TOKYO/SEOUL (Reuters) - Tokyo may struggle to get a piece of a listing that could value Japan’s social messaging service Line Corp at up to $20 billion, with bankers saying New York is a more likely venue as a base for global expansion to build on explosive growth at home.
Line’s parent company, Naver Corp of South Korea, said on Wednesday that Line had kicked off its listing process with a first application for an initial public offering in Tokyo. The Line messaging app has been downloaded 480 million times, with growth of 140 percent over the last year, making it one of the world’s most popular messaging services, albeit with comparatively low exposure in the United States.
But banking sources say the listing will ultimately be either a dual U.S.-Japan listing, or a listing only in the United States - and the latter option matches Line’s growth ambitions. Line is keen to capture a global audience amid a land grab among messaging apps, with WhatsApp bought by Facebook Inc in February for $19 billion and Viber snapped up by Japanese online retailer Rakuten Inc.
“It makes sense to list only in New York. They are a global company and get 85 percent of their business outside of Japan,” said one source at a foreign bank in Tokyo familiar with the company’s strategy.
“The potential downside of a dual listing is that you split the liquidity into two exchanges ... You also have the cost to list in two places and to maintain listings in two places.”
Another banking source with knowledge of plans said Line would like to list in its home country, still its most lucrative market and familiar territory to its top executives. Yet its parent company Naver is wary of the costs of a dual listing and favors New York’s higher volume and global profile.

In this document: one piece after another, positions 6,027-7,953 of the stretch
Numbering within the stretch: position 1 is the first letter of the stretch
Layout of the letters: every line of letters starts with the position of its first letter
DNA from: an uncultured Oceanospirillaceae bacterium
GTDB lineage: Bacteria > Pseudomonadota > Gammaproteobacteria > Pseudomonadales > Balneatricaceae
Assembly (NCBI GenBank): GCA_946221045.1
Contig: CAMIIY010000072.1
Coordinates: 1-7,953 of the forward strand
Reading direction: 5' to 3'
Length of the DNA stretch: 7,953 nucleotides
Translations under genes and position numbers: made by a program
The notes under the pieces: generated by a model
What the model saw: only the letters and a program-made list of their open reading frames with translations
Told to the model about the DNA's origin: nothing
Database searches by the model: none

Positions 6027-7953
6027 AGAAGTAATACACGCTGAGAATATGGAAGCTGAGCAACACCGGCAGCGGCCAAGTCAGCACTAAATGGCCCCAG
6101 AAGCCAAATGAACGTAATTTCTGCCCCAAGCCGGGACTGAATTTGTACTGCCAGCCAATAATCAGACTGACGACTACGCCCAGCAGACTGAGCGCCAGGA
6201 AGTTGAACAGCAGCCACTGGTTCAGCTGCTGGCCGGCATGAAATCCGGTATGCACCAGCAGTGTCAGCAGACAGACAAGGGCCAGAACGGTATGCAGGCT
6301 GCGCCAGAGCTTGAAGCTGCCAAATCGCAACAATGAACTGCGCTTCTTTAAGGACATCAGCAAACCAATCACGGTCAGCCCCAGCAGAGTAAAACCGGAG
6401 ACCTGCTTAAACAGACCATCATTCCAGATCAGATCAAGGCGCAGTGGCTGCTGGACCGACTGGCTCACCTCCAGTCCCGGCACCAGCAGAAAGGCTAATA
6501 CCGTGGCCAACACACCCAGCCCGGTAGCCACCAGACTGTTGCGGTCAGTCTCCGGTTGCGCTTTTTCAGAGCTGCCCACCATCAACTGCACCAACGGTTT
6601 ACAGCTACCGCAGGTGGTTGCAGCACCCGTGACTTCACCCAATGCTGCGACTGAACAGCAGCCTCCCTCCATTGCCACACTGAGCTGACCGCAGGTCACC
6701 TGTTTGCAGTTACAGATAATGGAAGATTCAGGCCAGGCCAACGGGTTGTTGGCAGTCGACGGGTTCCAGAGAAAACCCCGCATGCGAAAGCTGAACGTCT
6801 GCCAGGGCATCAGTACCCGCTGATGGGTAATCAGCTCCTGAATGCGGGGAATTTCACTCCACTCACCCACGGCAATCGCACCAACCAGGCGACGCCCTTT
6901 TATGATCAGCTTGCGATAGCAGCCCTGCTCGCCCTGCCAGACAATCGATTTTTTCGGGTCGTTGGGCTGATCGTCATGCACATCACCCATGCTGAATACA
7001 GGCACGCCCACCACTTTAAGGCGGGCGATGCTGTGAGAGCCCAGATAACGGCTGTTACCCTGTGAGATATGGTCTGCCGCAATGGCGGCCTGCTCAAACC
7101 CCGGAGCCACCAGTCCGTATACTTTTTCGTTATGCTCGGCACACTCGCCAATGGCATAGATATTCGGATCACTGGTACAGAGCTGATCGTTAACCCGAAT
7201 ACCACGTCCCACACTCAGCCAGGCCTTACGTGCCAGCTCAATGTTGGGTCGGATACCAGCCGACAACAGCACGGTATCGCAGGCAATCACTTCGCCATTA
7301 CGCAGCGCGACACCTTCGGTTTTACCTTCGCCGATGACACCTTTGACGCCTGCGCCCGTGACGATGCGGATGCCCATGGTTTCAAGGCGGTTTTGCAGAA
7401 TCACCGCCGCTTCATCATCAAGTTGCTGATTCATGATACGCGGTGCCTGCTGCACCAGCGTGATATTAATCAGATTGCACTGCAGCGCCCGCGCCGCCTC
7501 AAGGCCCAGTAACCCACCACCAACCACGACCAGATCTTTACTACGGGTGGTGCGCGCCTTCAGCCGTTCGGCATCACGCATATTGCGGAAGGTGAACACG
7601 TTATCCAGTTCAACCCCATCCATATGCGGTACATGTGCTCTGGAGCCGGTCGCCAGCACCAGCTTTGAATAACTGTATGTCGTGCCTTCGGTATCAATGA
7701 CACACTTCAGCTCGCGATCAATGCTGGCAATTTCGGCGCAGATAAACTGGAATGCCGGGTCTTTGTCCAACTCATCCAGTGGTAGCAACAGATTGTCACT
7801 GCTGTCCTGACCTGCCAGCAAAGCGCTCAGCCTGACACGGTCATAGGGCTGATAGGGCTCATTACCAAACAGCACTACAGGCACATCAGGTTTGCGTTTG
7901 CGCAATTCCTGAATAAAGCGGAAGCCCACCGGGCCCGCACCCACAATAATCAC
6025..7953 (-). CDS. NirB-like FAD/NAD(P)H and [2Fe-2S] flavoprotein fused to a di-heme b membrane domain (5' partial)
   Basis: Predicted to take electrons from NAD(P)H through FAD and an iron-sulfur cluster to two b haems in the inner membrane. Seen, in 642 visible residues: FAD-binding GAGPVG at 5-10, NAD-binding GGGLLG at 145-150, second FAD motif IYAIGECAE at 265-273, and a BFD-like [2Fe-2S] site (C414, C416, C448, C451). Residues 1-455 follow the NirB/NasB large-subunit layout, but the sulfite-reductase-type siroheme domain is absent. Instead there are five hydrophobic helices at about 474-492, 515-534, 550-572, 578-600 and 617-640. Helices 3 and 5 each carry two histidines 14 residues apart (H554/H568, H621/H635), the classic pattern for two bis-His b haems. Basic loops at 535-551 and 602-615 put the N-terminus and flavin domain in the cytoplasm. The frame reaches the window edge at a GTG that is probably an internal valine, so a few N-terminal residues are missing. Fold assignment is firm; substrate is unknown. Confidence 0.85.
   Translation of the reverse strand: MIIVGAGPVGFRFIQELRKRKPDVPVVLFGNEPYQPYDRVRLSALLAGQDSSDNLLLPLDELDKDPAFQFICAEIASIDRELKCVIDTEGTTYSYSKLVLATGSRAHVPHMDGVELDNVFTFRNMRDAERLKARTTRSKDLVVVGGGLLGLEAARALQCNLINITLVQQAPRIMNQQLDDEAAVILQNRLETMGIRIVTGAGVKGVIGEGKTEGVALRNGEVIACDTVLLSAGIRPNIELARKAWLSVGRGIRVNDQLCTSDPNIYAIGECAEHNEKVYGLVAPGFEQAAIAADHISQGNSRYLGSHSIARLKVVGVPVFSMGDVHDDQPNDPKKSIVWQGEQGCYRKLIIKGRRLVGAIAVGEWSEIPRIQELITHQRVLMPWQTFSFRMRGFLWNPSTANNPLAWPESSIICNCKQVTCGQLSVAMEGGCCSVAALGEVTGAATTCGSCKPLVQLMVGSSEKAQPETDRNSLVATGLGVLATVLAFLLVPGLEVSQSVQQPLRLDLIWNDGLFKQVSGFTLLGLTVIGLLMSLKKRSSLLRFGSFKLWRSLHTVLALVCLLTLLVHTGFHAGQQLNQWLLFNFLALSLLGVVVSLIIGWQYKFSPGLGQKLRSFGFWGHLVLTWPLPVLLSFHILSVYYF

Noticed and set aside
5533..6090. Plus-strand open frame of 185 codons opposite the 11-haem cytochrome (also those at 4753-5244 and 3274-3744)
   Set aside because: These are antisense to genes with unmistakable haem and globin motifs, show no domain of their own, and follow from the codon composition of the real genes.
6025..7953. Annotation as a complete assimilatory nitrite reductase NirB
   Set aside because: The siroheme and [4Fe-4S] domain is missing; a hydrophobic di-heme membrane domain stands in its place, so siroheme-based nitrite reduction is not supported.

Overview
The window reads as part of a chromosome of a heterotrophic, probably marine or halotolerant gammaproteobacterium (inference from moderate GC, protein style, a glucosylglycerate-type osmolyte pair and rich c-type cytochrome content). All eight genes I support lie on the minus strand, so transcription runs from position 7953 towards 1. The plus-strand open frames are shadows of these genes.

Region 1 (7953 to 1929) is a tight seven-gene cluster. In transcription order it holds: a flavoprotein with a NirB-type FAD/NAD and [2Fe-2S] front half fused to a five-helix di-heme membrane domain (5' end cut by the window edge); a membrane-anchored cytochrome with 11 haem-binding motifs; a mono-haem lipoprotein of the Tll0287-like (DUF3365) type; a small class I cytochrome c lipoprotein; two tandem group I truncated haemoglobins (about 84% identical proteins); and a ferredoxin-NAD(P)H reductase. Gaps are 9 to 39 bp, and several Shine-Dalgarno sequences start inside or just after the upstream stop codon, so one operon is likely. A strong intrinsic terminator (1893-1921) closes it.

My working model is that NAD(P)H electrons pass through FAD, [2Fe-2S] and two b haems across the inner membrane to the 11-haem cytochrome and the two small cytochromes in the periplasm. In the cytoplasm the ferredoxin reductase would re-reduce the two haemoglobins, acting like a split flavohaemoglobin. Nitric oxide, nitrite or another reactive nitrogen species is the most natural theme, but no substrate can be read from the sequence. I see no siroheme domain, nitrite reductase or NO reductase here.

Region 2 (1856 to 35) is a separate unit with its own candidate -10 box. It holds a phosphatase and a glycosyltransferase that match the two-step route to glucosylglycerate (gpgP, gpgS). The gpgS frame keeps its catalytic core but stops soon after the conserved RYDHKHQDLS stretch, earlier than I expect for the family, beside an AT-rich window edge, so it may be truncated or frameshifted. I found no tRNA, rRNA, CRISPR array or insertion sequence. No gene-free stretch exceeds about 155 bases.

The banking sources requested anonymity because they are not authorized to speak publicly on the matter.
“It has not been decided whether Line will eventually go public, which exchange it will be listed on and when it will be listed,” Naver said in its filing. A spokeswoman for Line said in Tokyo that it was exploring many possibilities and that nothing had been decided yet.
Line’s app recorded 14.6 billion yen ($145 million) in revenue in January-March - a more than threefold increase on the year. The app’s full-year sales hit 34.3 billion yen last year, becoming the highest-grossing non-game app of 2013, according to analytics firm App Annie.
One of the banking sources told Reuters on Tuesday that Line had applied for an IPO in Tokyo around two weeks ago, valuing the company between 1 trillion and 2 trillion yen ($10 billion-20 billion). The source said Nomura Holdings Inc and Morgan Stanley would manage the IPO.
The source at the foreign bank in Tokyo said Line would likely launch the IPO in October and list in November. If the IPO were to take place in Tokyo, its minimum value would be between 350 billion and 700 billion yen ($3.44-6.88 billion), based on the Tokyo Stock Exchange’s requirement that at least 35 percent of a company’s shares must be floated to make the first section of the exchange.
A New York-only listing would reinforce the city’s appeal as a financial center for new technology businesses. Alibaba Group Holding Inc, China’s e-commerce giant, eventually chose New York for its massive IPO. While it initially preferred Hong Kong as the venue, it changed tack as its shareholder structure did not pass muster with regulators there.
Yet neither Tokyo nor New York looks particularly hospitable for a Line listing at this time, however.
Some U.S. tech shares weakened on Tuesday after Federal Reserve Chairman Janet Yellen said in congressional testimony that equity valuations of social media and biotechnology firms appeared to be stretched and high relative to historical norms.
In Japan, several large IPOs this year have been hit hard after their listing, with panel maker Japan Display Inc, the largest so far this year, dropping nearly one-third from its IPO price since it listed in March.
For the U.S. element of its listing, Line has yet to decide between the New York Stock Exchange and the tech-oriented Nasdaq exchange, one of the banking sources said. Line only has a small presence in the United States, where the app has been downloaded just 10 million times and is likely to use funds raised in the IPO to expand its audience there, analysts say.
“(The IPO) would provide Line with the resources and recognition it needs to compete in the next level of chat wars,” said Neha Dharia, a senior analyst at technology research firm Ovum.
Naver’s share price dropped 3.4 percent on Wednesday while Seoul’s benchmark Kospi index closed flat.
($1 = 101.5300 Japanese Yen)
Additional reporting by Nathan Layne in TOKYO and Se Young Lee and Joyce Lee in SEOUL; Editing by Tony Munroe, Edwina Gibbs and Kenneth Maxwell